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Metabolic liver function measured in vivo by dynamic 18F-FDGal PET/CT without arterial blood sampling



Metabolic liver function can be measured by dynamic PET/CT with the radio-labelled galactose-analogue 2-[18F]fluoro-2-deoxy-D-galactose (18F-FDGal) in terms of hepatic systemic clearance of 18F-FDGal (K, ml blood/ml liver tissue/min). The method requires arterial blood sampling from a radial artery (arterial input function), and the aim of this study was to develop a method for extracting an image-derived, non-invasive input function from a volume of interest (VOI).


Dynamic 18F-FDGal PET/CT data from 16 subjects without liver disease (healthy subjects) and 16 patients with liver cirrhosis were included in the study. Five different input VOIs were tested: four in the abdominal aorta and one in the left ventricle of the heart. Arterial input function from manual blood sampling was available for all subjects. K*-values were calculated using time-activity curves (TACs) from each VOI as input and compared to the K-value calculated using arterial blood samples as input. Each input VOI was tested on PET data reconstructed with and without resolution modelling.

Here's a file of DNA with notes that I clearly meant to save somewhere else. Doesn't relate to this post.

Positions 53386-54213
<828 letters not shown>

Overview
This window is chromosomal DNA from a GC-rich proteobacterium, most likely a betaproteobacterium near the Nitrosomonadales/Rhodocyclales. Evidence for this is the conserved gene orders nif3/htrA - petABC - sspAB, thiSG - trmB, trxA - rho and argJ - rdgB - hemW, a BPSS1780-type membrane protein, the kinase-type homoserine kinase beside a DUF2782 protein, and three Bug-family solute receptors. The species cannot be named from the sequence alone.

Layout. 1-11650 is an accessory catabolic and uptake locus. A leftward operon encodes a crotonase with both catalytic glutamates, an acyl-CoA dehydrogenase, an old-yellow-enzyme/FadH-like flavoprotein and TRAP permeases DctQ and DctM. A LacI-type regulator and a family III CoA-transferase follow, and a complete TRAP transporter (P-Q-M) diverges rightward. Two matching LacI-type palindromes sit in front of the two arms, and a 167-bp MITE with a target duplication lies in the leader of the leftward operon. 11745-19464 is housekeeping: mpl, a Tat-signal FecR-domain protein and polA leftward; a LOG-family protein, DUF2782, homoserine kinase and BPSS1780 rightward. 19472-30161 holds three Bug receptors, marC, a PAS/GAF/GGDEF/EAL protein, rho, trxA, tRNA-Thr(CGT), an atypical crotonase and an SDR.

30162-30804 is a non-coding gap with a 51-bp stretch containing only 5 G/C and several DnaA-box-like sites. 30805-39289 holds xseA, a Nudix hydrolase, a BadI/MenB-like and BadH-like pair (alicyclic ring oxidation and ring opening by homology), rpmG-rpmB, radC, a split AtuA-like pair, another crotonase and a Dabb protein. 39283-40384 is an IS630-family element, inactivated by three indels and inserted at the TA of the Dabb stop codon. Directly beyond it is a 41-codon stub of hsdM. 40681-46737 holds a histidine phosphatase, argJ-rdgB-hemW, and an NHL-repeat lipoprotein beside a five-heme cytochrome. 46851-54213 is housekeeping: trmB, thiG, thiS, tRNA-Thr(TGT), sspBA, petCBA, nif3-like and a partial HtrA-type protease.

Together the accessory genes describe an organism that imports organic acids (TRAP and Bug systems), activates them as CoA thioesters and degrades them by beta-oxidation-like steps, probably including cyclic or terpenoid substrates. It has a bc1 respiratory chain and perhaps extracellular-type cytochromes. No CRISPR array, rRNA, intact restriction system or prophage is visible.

All five image-derived input VOIs yielded K*-values that correlated significantly with K calculated using arterial blood samples. Furthermore, TACs from two different VOIs yielded K*-values that did not statistically deviate from K calculated using arterial blood samples. A semicircle drawn in the posterior part of the abdominal aorta was the only VOI that was successful for both healthy subjects and patients as well as for PET data reconstructed with and without resolution modelling.


Metabolic liver function using 18F-FDGal PET/CT can be measured without arterial blood samples by using input data from a semicircle VOI drawn in the posterior part of the abdominal aorta.